My in-laws came into town for Thanksgiving week a few days ago and my wife, Dana, literally lied in front of the whole extended family during dinner. We were all playing The Rank Game during dessert and Dana, a former Walt Disney Imagineer and current interior architect and homeschool mom, was up first as the Ranker. She drew the topic card: ‘ENTERING POOL’ with the choices “dive, jump, slide, wade’. She discretely filled out her score card with her preferred rank of the choices and the rest of us ‘guessers’ wrote down the order that we thought she would write down.
She began the ‘reveal’ of her ranking, “Okay, the topic is ‘entering pool,’ my first choice is dive…” Our three kids exploded with belly laughs!
“I have NEVER seen you dive into a pool, Mom!” our 11 year-old son shouted.
“What? I taught YOU how to dive!” she retorted.
“Mom, really?” deadpanned our 16 year-old son.
Dana looked to our 18 year-old daughter to come to her defense. “Umm, I said you ranked ‘wade’ first. That’s how I’ve always seen you enter a pool,” our daughter sheepishly shared.
For the past 20 years, my family and I have played “The Rank Game” as a means to drive fun conversation on road trips, while waiting in lines, even at restaurants while waiting for our food… anytime we found ourselves with idle time and nothing to do. Dana has amazing Disney Imagineering experience of entertaining Disney World guests during all the little moments throughout the day that would otherwise be boring. She used that expertise to develop The Rank Game’s gameplay so players have easy prompts to be able to share about themselves with the people most important in their lives. The game works as an ice breaker for new relationships, too.
Last spring we were playing The Rank Game at a restaurant in Mexico and the tables on either side of us asked their waiter if they could play at their tables. The manager of the restaurant came to our table and we all sunk low, ready to be admonished for being too loud. The manager asked what we were playing, and in my best solid-citizen, courtesy voice, replied, “We’re playing The Rank Game. Sorry if we’re being too loud.”
“Where can I buy The Rank Game?” the manager shot back. “We want to put it at all of the tables.” The mariachi band kicked in, and our perfect evening in Mexico proceeded.
We get that question pretty much every time we play The Rank Game in public. It’s happened in line for rides at Disney World and others end up playing along with us. On a tour bus in Germany one summer, seventeen of my extended family were guessing my nephew’s preferred order of classic rock bands and other people on the bus started chiming in, passionately listing their preferred rankings. Within minutes, all 44 passengers had a score card and were playing The Rank Game in the “Icebreaker” game mode.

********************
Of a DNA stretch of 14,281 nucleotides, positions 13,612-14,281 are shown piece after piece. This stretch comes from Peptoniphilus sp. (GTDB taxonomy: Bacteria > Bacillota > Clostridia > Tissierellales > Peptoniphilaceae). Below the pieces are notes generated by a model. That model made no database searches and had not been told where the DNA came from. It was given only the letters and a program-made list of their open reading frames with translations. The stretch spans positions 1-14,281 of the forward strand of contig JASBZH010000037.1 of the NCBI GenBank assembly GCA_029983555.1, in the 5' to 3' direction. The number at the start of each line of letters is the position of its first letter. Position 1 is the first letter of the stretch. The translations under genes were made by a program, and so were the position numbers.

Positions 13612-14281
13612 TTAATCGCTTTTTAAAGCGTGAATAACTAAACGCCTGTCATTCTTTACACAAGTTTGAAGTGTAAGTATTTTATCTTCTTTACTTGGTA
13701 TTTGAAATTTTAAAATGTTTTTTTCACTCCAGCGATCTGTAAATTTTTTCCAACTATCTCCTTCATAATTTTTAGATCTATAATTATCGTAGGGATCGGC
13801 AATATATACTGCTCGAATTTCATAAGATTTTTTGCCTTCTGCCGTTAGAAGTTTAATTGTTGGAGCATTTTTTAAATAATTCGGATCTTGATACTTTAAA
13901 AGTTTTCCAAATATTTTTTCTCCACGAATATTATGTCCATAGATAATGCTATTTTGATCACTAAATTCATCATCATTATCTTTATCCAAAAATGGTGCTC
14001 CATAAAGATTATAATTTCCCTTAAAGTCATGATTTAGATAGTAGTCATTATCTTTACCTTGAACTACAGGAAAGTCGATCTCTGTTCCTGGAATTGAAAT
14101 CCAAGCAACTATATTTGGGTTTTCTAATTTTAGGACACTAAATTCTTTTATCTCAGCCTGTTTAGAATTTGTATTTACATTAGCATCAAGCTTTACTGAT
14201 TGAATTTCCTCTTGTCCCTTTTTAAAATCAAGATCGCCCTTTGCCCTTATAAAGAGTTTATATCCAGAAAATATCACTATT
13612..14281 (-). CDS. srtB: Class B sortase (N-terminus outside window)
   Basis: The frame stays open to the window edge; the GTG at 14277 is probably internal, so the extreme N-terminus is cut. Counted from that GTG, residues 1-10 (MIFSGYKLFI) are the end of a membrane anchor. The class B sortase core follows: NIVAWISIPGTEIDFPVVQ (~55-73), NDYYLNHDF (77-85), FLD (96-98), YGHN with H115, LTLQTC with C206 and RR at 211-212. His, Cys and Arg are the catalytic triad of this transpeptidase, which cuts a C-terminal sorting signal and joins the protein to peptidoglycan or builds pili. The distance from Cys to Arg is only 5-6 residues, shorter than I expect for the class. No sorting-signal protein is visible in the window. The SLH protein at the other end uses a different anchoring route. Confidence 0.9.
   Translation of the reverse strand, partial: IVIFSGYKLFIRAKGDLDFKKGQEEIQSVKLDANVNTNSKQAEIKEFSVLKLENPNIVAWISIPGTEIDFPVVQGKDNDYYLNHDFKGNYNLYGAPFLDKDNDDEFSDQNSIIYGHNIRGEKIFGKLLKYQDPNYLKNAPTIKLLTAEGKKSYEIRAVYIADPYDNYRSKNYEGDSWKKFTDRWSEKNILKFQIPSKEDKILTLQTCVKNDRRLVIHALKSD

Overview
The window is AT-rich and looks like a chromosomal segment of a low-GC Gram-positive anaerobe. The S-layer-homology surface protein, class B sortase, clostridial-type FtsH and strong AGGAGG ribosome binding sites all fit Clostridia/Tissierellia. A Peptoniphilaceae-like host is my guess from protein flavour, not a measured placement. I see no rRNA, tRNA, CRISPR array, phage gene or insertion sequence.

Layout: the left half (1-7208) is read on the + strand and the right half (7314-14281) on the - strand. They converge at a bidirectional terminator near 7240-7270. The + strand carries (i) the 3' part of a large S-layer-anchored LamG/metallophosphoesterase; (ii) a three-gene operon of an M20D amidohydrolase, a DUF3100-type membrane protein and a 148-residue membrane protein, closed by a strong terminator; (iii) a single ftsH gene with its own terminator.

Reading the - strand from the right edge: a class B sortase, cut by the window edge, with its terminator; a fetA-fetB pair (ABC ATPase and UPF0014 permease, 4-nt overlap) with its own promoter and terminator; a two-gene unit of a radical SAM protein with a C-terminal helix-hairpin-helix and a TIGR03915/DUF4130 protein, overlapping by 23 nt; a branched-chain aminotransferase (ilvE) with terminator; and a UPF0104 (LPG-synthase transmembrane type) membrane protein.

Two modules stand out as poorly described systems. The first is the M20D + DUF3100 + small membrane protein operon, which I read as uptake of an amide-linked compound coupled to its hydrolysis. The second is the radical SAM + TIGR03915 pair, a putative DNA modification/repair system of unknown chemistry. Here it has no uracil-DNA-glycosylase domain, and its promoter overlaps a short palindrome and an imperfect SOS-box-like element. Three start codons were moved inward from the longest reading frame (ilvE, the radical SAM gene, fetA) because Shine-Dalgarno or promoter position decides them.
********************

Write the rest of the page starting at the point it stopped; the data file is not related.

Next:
For the past several years, we’ve relied on The Rank Game as a way to combat the allure of smart phones, seeking to tech less and talk more. The seduction of screen time is not only a problem for kids—work and social media pings call out to us adults ALL. DAY. LONG. Our little family of five uses The Rank Game topic cards around our dinner table to prompt conversation between us, without the scoring element of the game. We’ll just pick through cards and grab one that feels right. We leave the phones in the other room, and, with the help of The Rank Game topic cards, engage one another.
Other families with whom we have shared The Rank Game use the game in similar ways. One friend of ours said she learned that her 12 year-old son’s favorite dinner is barbecue chicken, and couldn’t believe she didn’t learn that in the previous decade. A dad we know shared that he really wouldn’t know what to talk about with his kids without The Rank Game topic cards.
Another friend of ours hosts dinner parties and hides a specific topic card under each salad plate, so that after the salads are eaten, the plates are removed and everyone gets the chance to share something about themselves, by ranking the items on their topic card. What’s really cool, is that the host selects specific cards for each person’s place setting so it’s rather personalized. And, the timing during the dinner is perfect because by the time people finish their salad, they’ve pretty much run out of the basic type of information any of us would share at parties where you’re meeting new people.
I suppose the thing in common with all of this, is that we all feel awkward, or need some level of ‘help’ in driving conversation, sometimes with strangers, but sometimes even with those in our own family. And, also, when we’re bored, we need to fight the urge to reach for our phones, and instead reach for someone else in our life. All those opportunities easily come up during Thanksgiving with extended family and friends, and The Rank Game is the perfect ‘tool’ for highly energized fun infused with making meaningful moments during the holidays.
I never would have guessed a ‘party game’ would be one of the most useful tools for helping us tech less and talk more, but I’m honored and humbled that our fun little thing called The Rank Game has become exactly that. Although it’s gratifying to know a game can be a tool to facilitate conversation and help people use the mundane moments of life to enrich their relationships, it’s also quite comforting to know that everyone that plays The Rank Game finds it to be competitive and really fun to play!
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